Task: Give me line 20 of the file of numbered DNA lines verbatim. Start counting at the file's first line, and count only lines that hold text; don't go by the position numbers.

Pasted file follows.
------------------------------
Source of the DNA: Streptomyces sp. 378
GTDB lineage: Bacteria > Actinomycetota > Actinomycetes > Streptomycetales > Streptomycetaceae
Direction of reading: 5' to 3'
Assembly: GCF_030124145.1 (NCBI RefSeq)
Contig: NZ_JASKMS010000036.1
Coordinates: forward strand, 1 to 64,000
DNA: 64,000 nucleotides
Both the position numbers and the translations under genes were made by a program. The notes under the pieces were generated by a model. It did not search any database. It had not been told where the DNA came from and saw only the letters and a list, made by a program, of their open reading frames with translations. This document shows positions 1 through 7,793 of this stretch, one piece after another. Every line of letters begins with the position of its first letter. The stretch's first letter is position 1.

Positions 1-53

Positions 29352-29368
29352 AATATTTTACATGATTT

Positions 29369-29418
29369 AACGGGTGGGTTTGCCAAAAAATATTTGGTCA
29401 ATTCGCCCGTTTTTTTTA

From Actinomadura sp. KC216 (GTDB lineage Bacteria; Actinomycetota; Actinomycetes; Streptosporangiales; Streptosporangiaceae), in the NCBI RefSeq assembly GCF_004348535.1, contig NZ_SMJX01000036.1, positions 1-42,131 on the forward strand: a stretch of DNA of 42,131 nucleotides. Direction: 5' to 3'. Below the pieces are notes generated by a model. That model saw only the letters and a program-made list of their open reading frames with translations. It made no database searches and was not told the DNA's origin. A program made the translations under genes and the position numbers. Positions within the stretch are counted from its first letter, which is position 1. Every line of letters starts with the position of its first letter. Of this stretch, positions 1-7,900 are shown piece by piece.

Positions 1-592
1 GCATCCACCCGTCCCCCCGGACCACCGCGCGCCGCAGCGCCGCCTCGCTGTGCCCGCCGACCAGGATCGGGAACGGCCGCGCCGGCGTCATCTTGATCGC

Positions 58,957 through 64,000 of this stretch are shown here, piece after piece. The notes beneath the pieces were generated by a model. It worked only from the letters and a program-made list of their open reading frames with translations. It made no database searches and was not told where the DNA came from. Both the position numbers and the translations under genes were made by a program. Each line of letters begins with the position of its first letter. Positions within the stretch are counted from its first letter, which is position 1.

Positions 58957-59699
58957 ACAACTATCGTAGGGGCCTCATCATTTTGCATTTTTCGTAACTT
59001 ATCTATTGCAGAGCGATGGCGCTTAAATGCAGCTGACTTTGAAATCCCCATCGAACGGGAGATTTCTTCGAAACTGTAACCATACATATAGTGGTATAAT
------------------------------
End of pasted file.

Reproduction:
58957 ACAACTATCGTAGGGGCCTCATCATTTTGCATTTTTCGTAACTT